The question arises because in gardening, context matters. The point isn't simply to find good plants, but to put the right plant in the right place: Japanese laurels at the back of a shady border, lupins in sheltered sunny spots and so on.
Exactly the same is true for people. Very often, successful hires depend not just upon the qualities of the hireling, but the match between him and context: what matters is putting square pegs into square holes.When the match is right, individuals look like great workers and when it's wrong they look like duffers even though they are the same people. For example:
- Tony Pulis struggled to turn Stoke from a team of mediocre cloggers but has done well in saving Palace from relegation.
- Christine Bleakley and Adrian Chiles looked like successful, popular presenters when they were on the One Show, but lost a big audience when they joined ITV's Daybreak.
- Boris Groysberg has shown that "star" equity analysts often see their abilities deteriorate when they move job. "Exceptional performance was more context-dependent than is explicitly recognnized by star performers or their employers" he says.
- Firms who hire managers from General Electric see very variable (pdf) results, depending upon whether the manager's experience is a fit with the organization or not.
- The performance of the same cardiac surgeons varies according to which hospital they work at. "surgeon performance is not fully portable across hospitals" conclude (pdf) researchers at Harvard Business School.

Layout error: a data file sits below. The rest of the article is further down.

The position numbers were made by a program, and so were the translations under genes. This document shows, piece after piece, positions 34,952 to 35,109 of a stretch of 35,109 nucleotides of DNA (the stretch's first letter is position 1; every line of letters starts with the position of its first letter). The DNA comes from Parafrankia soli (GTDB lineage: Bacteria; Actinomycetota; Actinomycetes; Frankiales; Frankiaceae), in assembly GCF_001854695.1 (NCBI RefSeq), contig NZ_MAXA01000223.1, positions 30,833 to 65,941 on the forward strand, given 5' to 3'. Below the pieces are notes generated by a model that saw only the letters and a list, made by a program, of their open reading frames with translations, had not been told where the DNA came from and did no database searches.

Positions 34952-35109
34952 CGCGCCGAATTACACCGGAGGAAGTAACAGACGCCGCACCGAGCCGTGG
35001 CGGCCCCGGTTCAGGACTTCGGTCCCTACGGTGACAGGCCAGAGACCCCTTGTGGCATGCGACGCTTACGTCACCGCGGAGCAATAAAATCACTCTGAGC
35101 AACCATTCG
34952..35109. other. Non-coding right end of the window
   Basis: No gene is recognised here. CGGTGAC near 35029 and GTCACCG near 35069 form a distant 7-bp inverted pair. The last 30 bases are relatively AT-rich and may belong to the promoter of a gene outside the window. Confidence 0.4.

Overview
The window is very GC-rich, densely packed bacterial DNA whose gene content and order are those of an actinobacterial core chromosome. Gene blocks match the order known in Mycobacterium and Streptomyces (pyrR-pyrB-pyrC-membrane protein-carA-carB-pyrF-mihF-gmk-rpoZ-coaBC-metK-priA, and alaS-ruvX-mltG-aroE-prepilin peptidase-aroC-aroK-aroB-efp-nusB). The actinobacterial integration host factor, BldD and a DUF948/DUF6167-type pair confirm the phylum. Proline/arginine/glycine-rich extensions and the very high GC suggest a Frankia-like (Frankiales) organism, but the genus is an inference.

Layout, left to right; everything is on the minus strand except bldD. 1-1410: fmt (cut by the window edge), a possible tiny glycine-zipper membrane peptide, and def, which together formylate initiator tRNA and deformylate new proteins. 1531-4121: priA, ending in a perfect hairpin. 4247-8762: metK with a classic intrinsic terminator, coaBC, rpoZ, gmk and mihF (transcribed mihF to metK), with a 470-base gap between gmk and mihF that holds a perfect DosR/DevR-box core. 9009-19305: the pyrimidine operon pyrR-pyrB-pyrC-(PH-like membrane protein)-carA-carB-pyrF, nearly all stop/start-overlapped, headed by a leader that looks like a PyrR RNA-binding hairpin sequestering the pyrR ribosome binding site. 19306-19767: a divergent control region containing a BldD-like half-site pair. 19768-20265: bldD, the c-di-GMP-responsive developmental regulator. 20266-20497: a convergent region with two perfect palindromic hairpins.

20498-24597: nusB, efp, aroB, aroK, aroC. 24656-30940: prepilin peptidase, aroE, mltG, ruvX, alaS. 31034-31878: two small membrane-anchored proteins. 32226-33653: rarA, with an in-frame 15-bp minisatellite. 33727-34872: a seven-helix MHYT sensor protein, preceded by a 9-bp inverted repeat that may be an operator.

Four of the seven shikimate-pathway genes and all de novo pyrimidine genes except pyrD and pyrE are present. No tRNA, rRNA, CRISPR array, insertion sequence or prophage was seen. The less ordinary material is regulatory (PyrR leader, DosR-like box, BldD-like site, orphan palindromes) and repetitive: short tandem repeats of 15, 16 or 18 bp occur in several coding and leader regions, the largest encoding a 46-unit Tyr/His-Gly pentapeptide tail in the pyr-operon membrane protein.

The question, then, is not: is Axelrod a clever chap? It's: is his successful experience with the Obama campaign portable or not? And there are reasons to fear not: UK elections are less fought upon attack campaigns and TV adverts than US ones. Outside of the US context - for example in his attempts to help Mario Monti - Axelrod's record is not stellar.
And herein lies my concern. I fear this hire is another example of cargo cult management - performing the ritual of hiring a star without inquiring closely into whether the star has the right context in which to succeed.
In this sense, Miliband seems still to believe in one of the most noxious aspects of New Labour ideology - a belief that organizations can succeed if only great men can provide "leadership." Such an ideology doesn't just help sustain inequality. It is also empiricially dubious.